Sloppy Jimbo XOX

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I'm siding with Channel Surfer and to a lesser extent George Cauldron, and I'd also like to add that while yes, The Simpsons does have more pathetic characters than other shows on TV, it also has more characters than other shows, period. Ten or so pathetic losers out of a regular cast of a hundred and something isn't bad at all, really. And as Channel Surfer pointed out, they're all pretty different characters.

Mr. Broom said:
It's like the writers got bored of giving those lines to the same character, so they started giving them to lots of different characters, like that would make it funnier.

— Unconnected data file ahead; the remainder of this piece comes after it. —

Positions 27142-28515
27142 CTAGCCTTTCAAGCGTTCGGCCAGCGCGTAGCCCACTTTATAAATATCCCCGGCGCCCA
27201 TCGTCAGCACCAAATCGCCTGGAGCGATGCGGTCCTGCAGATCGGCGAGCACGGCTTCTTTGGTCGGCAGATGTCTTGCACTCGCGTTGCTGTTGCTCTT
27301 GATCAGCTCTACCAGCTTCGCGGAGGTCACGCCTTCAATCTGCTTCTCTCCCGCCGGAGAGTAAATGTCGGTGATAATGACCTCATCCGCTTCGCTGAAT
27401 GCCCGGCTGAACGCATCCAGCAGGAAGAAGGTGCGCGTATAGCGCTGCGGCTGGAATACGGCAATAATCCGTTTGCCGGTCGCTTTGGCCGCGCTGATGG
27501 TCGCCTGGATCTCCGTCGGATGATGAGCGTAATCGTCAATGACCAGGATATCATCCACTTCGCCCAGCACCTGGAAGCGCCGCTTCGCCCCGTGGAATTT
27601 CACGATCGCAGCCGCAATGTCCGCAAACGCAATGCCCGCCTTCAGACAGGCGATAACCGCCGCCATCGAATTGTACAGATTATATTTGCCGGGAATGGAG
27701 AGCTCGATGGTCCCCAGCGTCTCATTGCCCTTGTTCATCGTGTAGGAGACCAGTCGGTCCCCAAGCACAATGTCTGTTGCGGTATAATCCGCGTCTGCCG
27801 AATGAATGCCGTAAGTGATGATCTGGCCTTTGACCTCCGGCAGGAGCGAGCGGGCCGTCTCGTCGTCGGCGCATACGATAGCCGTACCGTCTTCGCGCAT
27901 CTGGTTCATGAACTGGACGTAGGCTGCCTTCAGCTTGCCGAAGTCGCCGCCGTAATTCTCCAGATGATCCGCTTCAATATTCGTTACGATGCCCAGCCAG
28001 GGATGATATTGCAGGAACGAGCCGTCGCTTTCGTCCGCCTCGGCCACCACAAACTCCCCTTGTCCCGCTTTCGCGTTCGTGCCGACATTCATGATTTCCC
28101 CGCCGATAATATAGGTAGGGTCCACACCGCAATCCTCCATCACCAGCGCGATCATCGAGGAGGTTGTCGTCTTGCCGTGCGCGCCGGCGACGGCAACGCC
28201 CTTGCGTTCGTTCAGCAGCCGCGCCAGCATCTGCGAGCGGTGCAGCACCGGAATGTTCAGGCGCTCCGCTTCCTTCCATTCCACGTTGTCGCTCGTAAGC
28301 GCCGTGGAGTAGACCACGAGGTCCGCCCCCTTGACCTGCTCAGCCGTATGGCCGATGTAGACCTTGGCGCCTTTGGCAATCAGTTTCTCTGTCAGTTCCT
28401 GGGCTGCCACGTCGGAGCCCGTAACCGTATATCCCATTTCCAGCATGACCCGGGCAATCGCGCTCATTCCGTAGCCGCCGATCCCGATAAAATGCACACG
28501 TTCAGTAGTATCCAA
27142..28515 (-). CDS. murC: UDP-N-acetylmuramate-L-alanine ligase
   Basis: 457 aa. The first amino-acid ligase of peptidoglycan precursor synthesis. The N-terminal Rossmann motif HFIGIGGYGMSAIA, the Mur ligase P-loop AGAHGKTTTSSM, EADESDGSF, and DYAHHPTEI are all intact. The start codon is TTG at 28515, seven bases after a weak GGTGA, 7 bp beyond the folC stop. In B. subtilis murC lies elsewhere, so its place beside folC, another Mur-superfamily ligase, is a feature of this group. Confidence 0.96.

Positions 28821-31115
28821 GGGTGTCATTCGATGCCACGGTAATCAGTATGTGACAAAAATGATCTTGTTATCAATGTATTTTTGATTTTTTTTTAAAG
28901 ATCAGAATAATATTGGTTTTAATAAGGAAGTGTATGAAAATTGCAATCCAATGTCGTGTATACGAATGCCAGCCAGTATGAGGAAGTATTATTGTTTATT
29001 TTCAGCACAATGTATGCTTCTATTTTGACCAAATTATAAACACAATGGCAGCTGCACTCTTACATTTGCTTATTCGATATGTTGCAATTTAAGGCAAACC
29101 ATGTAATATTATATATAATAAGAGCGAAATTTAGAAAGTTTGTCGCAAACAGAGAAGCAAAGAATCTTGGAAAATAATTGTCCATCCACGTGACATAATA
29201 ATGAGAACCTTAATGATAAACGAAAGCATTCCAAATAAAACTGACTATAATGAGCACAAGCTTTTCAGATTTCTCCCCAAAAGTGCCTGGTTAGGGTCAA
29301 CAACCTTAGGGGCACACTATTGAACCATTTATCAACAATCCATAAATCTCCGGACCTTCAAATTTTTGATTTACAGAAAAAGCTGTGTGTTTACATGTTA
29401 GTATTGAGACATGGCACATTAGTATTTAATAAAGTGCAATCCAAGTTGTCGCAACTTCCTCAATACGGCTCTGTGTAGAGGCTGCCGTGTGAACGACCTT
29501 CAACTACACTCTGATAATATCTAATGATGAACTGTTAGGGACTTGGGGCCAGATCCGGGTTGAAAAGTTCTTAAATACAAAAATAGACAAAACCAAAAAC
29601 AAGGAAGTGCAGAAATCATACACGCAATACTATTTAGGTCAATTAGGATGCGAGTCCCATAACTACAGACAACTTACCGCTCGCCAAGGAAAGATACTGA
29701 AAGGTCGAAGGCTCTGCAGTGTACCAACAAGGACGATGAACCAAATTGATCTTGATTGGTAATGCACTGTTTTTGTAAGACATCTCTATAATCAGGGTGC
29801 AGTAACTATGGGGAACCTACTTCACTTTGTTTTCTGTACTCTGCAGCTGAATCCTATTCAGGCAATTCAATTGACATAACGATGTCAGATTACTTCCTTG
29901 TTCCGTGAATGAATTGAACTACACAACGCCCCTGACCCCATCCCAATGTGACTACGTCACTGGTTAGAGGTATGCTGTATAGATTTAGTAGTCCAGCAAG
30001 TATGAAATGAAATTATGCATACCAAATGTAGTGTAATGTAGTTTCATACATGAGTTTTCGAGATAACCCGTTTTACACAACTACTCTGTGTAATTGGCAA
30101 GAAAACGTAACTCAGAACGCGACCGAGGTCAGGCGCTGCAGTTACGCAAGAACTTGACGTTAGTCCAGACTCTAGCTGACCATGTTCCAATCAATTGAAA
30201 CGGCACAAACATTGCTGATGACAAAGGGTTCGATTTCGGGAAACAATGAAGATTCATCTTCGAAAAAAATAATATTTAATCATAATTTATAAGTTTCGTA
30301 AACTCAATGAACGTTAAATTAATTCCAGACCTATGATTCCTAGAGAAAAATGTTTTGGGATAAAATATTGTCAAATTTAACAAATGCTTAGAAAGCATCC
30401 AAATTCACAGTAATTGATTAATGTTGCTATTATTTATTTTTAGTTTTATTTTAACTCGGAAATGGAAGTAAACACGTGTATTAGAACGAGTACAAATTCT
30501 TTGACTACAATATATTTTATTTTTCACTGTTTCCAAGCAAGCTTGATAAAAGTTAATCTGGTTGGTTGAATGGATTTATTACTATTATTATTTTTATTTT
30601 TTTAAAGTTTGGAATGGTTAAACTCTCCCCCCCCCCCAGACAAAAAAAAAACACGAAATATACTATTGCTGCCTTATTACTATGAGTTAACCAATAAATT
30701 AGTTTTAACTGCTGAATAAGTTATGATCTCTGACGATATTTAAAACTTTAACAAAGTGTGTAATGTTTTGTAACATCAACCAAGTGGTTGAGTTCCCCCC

Would you prefer the same exact character show up every time somebody needs to be degraded?

Mr. Broom said:
Gil
Kirk Van Houten
Milhouse
Skinner
Willie
Moe
Barney
Krusty, to a lesser degree

But all of those characters were either pathetic from the beginning, or flat and undeveloped, and were later assigned the characteristic because it suited them. From your list, the only character whose failure actually gets on my nerves is Gil, simply because his only characteristic is being a pathetic, one-dimensional failure, and that IMO is unfunny. Also, I should remind you that Bart Simpson is easily the show's most prominent failure, so don't forget to list him.
 
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prince jafar allah